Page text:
We have the dining, art galleries, music venues, bars, food trucks, beer fests, etc….but we don’t really have a fashion district. We pop into stores randomly situated around downtown or nearby areas but, personally, I’d love to see a blend of modern and vintage stores along a more pedestrian format. (not scattered but cohesive; where you can park and stroll.)

As I was taking it all in, hearing about sponsorships, meeting people in this creative community, etc., I was grateful for a break from a typical Sunday afternoon. Then, my phone flashed a text from my son checking to see about his ride home from track practice, and I was snapped back to reality. But then I thought—we can have both. We can have a more eclectic, bohemian environment in Tulsa mixed in with our traditional Tulsa lives and lifestyles. There are events where you don leather pants and have cocktails and there are other times you go to coffee houses for Spoken Word and Open Mic Nites and don vintage clothing items. It will be happening more and more in T-town, I think. The renaissance of downtown, in my opinion, is begging for this–the one pocket left we haven’t explored (at large). We have craft beer fests, murals, street entertainers and even a Boxyard with shipping containers turned into stores in a tiny strip mall of sorts. 

Tulsa may not have been ready for this a few years ago. There’s a statistic that there’s a certain fickle nature about new venues after about three weeks, (or so, approximately) I’ve heard. I see that changing, lately. Establishments are sticking around longer. Now, I feel our cityscape could  support a more fashion forward style. 

That’s a wrap on Fashion and Coffee. What could be a better combo on a weekend early evening?

photos by Gina is a travel/adventure blog which features destinations, interviews, cuisine, activists, enthusiasts, artists, vintage fashion and much more to showcase journeys; both geographical and personal.


Murals of Downtown Tulsa

Every time I go to downtown Tulsa, I see something new. It’s very exciting for a native Tulsan, like me, to see the growth and progression…..or “Renaissance “and “revival”  would be better terms for it, actually. I grew up hearing about how fabulous downtown Tulsa was in the days of swagger ( like the first half century of the 1900’s.) My mom was a teen in the 1950’s and told us tales of how people dressed up in formal attire to go downtown. Hats, gloves and lipstick were almost a necessity for going downtown. The streets were heavily populated and there was a hustle-bustle of activity.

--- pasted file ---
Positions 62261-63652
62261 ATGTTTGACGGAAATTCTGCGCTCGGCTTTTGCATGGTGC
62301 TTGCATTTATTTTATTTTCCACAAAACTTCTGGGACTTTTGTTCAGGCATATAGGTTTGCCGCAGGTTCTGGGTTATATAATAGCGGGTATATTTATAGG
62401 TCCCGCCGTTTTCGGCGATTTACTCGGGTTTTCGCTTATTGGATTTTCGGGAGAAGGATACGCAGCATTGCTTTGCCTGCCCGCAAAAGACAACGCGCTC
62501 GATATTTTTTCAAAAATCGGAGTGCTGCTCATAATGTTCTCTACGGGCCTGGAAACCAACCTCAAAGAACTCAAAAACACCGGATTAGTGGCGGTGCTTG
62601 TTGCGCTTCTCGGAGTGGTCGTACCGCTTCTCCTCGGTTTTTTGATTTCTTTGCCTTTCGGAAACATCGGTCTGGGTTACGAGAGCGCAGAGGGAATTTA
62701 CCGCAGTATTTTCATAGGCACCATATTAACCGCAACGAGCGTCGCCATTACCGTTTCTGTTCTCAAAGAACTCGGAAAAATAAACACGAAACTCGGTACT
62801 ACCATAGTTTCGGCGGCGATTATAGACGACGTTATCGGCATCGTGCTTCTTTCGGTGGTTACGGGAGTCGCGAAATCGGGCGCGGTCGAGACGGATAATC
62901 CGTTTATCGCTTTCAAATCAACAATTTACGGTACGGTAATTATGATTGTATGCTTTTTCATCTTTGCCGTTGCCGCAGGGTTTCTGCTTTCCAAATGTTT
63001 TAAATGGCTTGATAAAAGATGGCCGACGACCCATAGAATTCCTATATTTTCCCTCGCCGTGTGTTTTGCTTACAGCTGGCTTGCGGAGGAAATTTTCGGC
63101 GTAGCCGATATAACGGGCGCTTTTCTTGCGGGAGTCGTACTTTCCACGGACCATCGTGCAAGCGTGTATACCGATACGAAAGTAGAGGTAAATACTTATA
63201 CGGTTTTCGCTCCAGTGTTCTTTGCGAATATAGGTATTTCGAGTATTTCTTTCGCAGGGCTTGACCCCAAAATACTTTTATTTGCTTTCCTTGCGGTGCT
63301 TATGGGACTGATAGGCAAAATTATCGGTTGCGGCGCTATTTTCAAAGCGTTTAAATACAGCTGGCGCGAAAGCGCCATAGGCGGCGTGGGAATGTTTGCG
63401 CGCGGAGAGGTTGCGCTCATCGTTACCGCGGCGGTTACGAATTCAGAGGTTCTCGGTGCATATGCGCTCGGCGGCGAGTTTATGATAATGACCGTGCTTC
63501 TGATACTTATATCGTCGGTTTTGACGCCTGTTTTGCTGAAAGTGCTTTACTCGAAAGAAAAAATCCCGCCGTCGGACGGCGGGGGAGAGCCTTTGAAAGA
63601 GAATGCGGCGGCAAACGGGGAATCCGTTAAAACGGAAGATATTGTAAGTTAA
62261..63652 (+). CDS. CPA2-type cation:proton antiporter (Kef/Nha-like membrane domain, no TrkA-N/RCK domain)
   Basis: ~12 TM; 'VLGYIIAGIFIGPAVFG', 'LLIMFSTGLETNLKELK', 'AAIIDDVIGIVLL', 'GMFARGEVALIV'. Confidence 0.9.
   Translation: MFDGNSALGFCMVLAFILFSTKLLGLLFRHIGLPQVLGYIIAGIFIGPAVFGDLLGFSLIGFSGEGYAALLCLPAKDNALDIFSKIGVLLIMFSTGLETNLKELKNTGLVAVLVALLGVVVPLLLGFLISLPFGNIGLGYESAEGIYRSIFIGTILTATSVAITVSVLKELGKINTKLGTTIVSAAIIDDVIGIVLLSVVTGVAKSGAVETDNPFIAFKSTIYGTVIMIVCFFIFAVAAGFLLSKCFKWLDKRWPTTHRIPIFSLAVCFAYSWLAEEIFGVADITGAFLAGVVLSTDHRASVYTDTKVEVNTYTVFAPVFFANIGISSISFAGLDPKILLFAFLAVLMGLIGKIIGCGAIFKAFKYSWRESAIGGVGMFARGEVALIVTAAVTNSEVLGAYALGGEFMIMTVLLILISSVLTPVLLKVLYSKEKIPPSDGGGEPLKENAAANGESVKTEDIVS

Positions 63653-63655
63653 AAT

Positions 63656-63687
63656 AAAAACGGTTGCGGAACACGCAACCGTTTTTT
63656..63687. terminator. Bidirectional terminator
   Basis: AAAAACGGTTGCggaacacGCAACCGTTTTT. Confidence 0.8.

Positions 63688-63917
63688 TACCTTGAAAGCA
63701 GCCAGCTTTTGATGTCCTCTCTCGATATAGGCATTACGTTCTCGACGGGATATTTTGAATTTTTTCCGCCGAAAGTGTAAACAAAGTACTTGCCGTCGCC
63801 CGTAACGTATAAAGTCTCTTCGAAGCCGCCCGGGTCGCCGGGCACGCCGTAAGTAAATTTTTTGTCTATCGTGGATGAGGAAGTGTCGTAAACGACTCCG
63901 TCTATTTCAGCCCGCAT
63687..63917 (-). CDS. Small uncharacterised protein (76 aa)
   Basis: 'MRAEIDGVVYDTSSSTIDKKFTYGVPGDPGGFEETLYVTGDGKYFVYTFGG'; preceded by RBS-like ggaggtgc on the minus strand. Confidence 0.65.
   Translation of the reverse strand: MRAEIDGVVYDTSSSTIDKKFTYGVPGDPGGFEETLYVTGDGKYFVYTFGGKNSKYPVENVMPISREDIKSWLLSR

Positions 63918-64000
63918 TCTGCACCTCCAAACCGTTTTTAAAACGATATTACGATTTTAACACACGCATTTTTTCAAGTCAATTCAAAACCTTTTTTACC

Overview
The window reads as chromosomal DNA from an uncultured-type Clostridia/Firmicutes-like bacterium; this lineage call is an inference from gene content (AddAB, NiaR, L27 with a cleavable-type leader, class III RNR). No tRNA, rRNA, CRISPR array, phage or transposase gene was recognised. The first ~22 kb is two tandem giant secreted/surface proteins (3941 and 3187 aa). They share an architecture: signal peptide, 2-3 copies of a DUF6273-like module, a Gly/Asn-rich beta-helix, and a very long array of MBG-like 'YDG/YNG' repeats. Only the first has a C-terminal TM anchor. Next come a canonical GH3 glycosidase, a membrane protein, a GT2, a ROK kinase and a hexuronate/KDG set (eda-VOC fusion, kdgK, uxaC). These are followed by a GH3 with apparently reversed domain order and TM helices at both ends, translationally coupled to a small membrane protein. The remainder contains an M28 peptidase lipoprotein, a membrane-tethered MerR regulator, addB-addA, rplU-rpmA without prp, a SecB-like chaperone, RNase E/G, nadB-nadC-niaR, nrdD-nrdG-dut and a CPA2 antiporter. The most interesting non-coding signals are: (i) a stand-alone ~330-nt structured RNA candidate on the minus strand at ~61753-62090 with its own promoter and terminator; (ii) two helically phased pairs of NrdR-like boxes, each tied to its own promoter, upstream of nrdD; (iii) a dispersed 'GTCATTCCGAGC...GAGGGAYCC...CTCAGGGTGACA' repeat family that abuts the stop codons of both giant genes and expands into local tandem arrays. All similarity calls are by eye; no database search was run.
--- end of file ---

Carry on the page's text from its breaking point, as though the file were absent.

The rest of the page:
(Most Tulsans know the following info but for those non-Tulsans, here’s some insight…) Eventually, the shopping activity transferred to Utica Square (when it was built in 1950’s and re-purchased in 1960’s, shopping malls of Southland, Southroads and in 1976, Woodland Hills Mall (Oklahoma’s largest shopping mall). Southland became Promenade Mall in the 80’s and very few stores were left downtown. I remember going to see movies in the late 70’s downtown and popping into a few department stores.  The Williams Center Forum was a groundbreaking center for us. It seemed to have everything- an ice skating rink, a movie theater and several levels of shopping and dining. Ice skating on the weekends to a deejay was a form of entertainment for several of us. Bridesmaids and graduation luncheons were held at The Magic Pan creperie. You could even get your camera film developed at a film developer store in the “Forum”, as we called it. After a decade, approximately, the Forum lost its popularity. People went further south for activity, it seemed. We still occasionally went downtown for concerts or special events in small taverns.

After several years…..slowly, downtown Tulsa saw a turnaround with the addition of a new Cox Convention Center, BOK center, Driller’s Stadium, Guthrie Green, revitalized warehouses and districts, bars, taverns, art galleries, etc. Festivals, Tulsa Tough, Hop Jam, parades, etc. are regular weekend attractions for people to go along with the traditional Mayfest, St. Patrick’s Day block parties, art crawls, food trucks, beer fests, pedicabs, coffeehouses, open mics, spoken word nites, etc.

What excites me even more than the establishments are the delightful new murals that are painted on so many buildings downtown! This feels like a big city to me. It reminds me of what I love about other cities and metropolises and now we have them right here in Tulsa! I think it’s just the punch of color we need amidst all our beautiful, stately architecture. The “street vibe’ of the murals gives downtown Tulsa a youthful and casual feel to balance out all that Art Deco glam.(A headless cowboy and horse was painted on this mural. Kind of thought-provoking!)

What a great combo: historic architecture and casual, whimsical murals….chic, yet, street. There’s no place like home.

photos by Gina